Cloudera, a provider of support and services around the open-source cloud platform Apache Hadoop, on Tuesday announced Cloudera Enterprise, a suite of subscription-only add-ons to its free distribution.
The core platform, called Cloudera's Distribution for Hadoop (or CDH for short), was first unveiled in March 2009 and is 100 percent open-source software. Now, the company is offering Cloudera Enterprise, a suite of additional tools for monitoring, managing, and administering a cluster in production to complement the core CDH platform--for a fee.
This business model fits into the open-core category, where companies charge for exclusive tools or functions on top … Read more
Cisco Systems has hopped on the tablet PC bandwagon with a device of its own that uses Google Android software and is targeted at business customers.
The company announced plans for the new tablet, called the Cisco Cius, during its annual customer conference in Las Vegas on Tuesday. The device, which will only weigh about 1.15 pounds, will sport Cisco's collaboration software that integrates virtual desktop applications with high-definition video.
Specifically, the new device will have front- and rear-facing cameras that record in high definition for video conferencing and a 7-inch high-resolution screen. The device will be integrated … Read more
Luxury ultrathin laptops from Apple and Dell were once ultra-hip. Now they quietly age at Apple and Dell online stores.
Both the aluminum-clad Apple MacBook Air and Dell Adamo were introduced with the kind of fanfare rarely seen for laptops. Apple CEO Steve Jobs introduced the MacBook Air at Macworld in January 2008 as the piece de resistance of the conference. (See video below.) And, in a rare cameo appearance, Intel Chief Executive Paul Otellini took the stage with Jobs to underscore the significance of the Air.
That's ancient history now. Apple hasn't upgraded the MacBook Air in tech eons (that's more than a year in actual time) and Dell's Adamo teeters on the edge of existence on the company's Web site: the original Adamo is now down to one $999 model. (Note: it's no longer offered in "pearl" and the high-end 2.1GHz model is not available.) The Adamo XPS has become little more than a curiosity piece on the floor of select Best Buy stores (I saw one at Best Buy in Silicon Valley recently with a buyer-proof price of over $1,900) as it staves off rumors of its demise.
McAfee is tapping into the cloud for a new service designed to offer companies real-time malware protection without the need for any local resources.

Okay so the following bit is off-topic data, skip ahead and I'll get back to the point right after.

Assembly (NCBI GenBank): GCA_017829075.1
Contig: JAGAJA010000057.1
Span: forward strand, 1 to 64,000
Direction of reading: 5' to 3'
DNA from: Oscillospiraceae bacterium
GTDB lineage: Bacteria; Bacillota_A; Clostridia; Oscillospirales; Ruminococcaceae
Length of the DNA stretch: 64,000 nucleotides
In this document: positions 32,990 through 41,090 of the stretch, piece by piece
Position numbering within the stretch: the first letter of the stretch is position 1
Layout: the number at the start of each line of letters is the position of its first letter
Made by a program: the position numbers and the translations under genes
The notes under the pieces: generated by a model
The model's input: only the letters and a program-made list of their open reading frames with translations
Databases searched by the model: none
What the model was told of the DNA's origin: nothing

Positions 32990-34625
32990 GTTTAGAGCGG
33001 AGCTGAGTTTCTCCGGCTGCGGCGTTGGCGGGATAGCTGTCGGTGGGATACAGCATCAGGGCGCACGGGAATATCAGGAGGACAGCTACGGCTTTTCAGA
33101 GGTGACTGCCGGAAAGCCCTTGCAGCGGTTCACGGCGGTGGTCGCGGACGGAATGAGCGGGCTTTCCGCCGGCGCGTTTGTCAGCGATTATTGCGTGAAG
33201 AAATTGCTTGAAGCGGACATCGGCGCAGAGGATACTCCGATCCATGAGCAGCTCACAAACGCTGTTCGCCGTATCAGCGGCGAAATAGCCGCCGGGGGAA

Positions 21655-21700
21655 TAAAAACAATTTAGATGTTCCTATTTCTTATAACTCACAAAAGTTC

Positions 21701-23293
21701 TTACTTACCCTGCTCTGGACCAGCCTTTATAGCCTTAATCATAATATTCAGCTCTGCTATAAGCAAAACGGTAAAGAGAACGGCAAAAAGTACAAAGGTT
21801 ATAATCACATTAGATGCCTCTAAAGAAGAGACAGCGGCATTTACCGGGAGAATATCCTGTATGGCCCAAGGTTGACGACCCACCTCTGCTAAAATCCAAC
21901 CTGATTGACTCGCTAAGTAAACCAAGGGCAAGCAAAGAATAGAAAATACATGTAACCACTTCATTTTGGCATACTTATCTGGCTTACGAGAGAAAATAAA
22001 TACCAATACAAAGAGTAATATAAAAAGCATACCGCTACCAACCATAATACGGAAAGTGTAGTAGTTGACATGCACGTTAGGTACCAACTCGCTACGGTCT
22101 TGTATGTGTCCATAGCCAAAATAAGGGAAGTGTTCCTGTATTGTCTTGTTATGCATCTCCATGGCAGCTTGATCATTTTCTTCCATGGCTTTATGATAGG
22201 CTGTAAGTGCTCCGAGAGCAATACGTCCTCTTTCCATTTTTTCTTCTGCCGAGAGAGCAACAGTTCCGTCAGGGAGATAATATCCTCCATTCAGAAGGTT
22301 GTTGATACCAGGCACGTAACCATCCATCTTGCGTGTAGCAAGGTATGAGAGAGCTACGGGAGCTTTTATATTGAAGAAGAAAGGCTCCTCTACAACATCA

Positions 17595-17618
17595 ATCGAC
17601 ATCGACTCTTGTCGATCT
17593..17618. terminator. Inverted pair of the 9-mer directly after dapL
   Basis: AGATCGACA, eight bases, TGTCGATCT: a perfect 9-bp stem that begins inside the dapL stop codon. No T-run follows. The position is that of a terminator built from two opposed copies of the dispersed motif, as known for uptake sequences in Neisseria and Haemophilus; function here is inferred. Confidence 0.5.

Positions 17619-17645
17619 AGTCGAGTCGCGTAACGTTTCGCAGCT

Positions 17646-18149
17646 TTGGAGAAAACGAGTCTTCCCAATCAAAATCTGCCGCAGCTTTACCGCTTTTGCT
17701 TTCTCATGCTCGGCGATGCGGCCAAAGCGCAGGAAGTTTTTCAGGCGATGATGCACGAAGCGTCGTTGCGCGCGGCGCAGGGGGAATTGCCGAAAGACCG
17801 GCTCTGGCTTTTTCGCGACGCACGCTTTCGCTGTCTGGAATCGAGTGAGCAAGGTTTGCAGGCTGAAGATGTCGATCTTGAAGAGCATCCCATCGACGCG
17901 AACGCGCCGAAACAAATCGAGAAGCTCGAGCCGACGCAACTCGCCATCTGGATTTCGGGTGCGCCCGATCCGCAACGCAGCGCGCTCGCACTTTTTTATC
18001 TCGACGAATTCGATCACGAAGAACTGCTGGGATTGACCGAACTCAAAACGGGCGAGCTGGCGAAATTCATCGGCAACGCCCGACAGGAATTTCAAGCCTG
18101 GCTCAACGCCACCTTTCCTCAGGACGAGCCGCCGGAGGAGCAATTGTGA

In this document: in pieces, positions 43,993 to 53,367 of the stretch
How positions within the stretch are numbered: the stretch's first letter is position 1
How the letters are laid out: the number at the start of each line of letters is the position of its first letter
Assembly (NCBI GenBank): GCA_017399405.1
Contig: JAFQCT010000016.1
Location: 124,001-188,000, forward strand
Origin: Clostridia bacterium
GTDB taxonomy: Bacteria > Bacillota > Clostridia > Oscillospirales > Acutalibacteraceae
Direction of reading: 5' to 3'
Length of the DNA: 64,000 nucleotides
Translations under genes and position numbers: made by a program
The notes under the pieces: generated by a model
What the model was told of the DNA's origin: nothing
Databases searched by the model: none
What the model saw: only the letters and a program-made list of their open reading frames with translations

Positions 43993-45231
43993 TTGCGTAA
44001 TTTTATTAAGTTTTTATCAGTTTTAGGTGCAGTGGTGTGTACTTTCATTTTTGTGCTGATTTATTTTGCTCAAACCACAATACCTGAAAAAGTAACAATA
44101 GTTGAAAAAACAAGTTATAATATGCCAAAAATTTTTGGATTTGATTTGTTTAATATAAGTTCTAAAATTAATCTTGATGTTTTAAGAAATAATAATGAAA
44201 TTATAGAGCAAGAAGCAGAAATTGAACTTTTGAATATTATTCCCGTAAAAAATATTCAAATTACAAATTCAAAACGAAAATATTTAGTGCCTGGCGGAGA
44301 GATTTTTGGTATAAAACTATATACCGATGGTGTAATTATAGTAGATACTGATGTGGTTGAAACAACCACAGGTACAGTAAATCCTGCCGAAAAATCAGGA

McAfee said its new SaaS Web Protection, which launched Tuesday, combines the reporting capabilities from its other products with the same cloud-based platform found in its MX Logic service, which the company acquired almost a year ago.
Relying on its own Global Threat Intelligence network, automated sensors, and a group of more than 350 security experts, McAfee said the new service will be able to detect and predict security threats to customers in real time.
Mozilla pushed out a minor update to Firefox on Saturday, slightly adjusting the new plug-in crash protection feature that was introduced last week. Firefox 3.6.6 for Windows and Linux delays the amount of time that the plug-in protection module will wait before terminating an unresponsive plug-in.
Mozilla evangelist Mike Beltzner said in a blog post on Saturday that although Firefox 3.6.4 was beta-tested with nearly 1 million users, after its release the company began hearing complaints from some users, especially those playing games on older computers. The crash protection feature would only wait 10 seconds before … Read more
Listening to marketing messages from companies such as Apple and Google, one might think HTML5, the next-generation Web page standard, is ready to take the Net by storm.
But the words of those producing the specification show an HTML governance process that can be stormy, fractious, and far from settled down. The World Wide Web Consortium's return to HTML standardization after years of absence has produced tensions with the more informal Web Hypertext Application Working Group (WHATWG) that shouldered the HTML burden during that absence.
Some of the differences are relatively minor, and there are strong incentives to converge the two drafts of the HTML5 specification so that browser makers and Web developers aren't faced with the prospect of incompatibilities. In the meantime, though, the overseers of the Web are clashing during a time when their important new standard is just arriving in the spotlight.
"It's not an ideal situation. You want as much energy devoted to improving the spec and as little lost to the friction costs," said Mike Shaver, Mozilla's vice president of engineering. In the long run, though, Shaver said, it's like writing software, where improvements cause temporary disruptions: "Sometimes you add something new, you have stability problems, you clean them up before they ship." … Read more
The iPhone 4 is racking up the superlatives and sales numbers, but the Motorola Droid X is coming, packing one killer feature the iPhone lacks.
Let me begin with a caveat: The Droid X is still untested in the field, so we won't know until after July 15 whether it harbors any serious user issues. That said, it already has me drooling over its impressive feature set and design.
Though the 4.3-inch display (in the case of already-small smartphone displays, bigger is better), the Flash 10.1 support, DLNA streaming, and the Texas Instruments 1GHz ARM processor are … Read more